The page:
Kicking Attack | The Umbrellas
The Umbrella is a reinforcement option, to ensure the ball is taken out of play as shown by Itoje assisting May. Simultaneously, if the ball is tapped back by the winger, they can take it to reset the ruck, and action their follow up kick, or implement their next kicking strategy.
Kicking Attack | The 10 Kick
This leads us onto the 10 kick.
Owen Farrell has to a certain degree, proved me wrong. I still would have George Ford at 10 in my opinion, as we can vary our game dramatically with him at 10, however, Farrell’s game management in particular has been exemplary of late. The details of the new ball in hand attack is discussed in Part 3.
However, Farrell, as improved as he is, is not the same sort of attacking fly half.
This is not a criticism. There are many different fly-halves out there, the Dan Carter we know and love today is not the rapid attacking threat that tore apart the Lions in 2005, however, he is still one of the best in the World. I feel Ford could’ve made a difference if he’d come on in the Wales game, and this is due to Farrell’s deference to the kicking game.
We have seen Farrell make some exceptional passes, but they are often sequence based, rather than chosen on the fly. A lot of the time, the kick is made.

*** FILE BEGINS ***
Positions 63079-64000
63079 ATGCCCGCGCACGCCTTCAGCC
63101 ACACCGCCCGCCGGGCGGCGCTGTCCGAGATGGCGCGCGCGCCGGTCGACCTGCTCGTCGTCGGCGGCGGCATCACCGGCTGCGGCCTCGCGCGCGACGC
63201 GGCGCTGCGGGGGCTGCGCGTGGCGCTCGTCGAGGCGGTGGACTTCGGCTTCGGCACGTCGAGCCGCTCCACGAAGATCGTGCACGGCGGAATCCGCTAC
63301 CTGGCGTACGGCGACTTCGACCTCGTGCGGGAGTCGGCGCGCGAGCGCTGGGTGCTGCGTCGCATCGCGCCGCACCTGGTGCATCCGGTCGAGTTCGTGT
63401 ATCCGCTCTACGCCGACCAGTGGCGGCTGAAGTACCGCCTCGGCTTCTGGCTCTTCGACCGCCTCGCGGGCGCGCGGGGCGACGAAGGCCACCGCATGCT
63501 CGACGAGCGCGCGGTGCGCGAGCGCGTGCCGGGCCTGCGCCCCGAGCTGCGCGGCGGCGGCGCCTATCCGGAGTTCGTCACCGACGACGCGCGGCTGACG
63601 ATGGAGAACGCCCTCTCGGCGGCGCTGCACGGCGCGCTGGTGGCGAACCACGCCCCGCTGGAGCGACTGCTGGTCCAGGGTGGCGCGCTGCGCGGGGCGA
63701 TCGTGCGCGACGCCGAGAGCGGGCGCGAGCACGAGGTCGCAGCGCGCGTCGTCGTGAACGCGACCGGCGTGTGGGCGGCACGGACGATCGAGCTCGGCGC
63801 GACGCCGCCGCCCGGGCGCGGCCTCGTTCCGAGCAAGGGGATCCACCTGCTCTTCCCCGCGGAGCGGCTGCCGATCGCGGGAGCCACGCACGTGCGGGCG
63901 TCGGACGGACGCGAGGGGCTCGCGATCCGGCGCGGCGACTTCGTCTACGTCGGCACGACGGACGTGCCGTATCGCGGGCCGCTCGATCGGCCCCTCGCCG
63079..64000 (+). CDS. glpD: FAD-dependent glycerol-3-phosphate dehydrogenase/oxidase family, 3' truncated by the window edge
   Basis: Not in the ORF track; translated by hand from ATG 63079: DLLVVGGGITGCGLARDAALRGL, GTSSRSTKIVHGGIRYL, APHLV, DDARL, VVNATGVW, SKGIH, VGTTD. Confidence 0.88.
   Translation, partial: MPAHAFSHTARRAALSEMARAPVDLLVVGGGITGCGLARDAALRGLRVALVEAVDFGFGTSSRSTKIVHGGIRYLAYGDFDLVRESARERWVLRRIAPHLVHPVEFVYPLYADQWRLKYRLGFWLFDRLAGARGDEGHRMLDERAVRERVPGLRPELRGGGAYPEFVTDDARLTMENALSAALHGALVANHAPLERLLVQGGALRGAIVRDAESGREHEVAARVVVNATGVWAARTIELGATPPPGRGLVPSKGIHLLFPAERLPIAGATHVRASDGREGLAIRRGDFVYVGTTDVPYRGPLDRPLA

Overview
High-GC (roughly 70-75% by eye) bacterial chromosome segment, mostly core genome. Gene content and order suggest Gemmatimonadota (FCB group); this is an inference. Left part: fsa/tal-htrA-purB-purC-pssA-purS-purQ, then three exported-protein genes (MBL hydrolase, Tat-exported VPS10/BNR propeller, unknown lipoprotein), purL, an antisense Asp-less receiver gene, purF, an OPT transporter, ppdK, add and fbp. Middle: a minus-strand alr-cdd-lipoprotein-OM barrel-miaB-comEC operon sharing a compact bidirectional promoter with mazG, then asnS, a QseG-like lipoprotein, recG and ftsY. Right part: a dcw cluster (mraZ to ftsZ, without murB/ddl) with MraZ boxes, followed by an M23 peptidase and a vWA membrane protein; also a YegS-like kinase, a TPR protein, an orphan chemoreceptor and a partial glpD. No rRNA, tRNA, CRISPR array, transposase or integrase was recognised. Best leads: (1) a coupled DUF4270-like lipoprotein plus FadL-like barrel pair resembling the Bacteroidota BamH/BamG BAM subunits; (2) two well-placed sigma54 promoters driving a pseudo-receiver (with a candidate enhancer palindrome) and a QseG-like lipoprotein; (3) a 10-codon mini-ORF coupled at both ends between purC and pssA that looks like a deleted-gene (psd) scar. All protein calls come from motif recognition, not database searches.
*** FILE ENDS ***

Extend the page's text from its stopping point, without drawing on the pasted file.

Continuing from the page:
Why is this a Problem?
The problem, is that a team should always attack space. Jones himself has preached this when questioned about England’s kicking game over the first 2 rounds.
Sometimes you can attack the wings, other times around the fringes as Wales showed a clear indication on against England in Brumby Mode, other times the back field. All are linked. Once you’ve attacked one of them and made ground, there will be space to take in one of the two. This is where you need the ability to recognise when to switch between Plan A to C or B to A. So that you’re constantly attacking weaknesses. Opportunities multiply as they are seized.
The problem is that England are not exploring all options in taking the space, and a key is that too many kicks, are coming off Owen Farrell.
This seems to be programmed into us, when we haven’t bought the Winger up. France and Ireland both had elements of inexperience in their back 3. Wales did not, and this told accordingly.
Now don’t get me wrong, there are times this is the right option. The above being a key example. But as we can see, Sinckler knows it’s a kick, and it immediately goes to Farrell. However, it seems pre-programmed.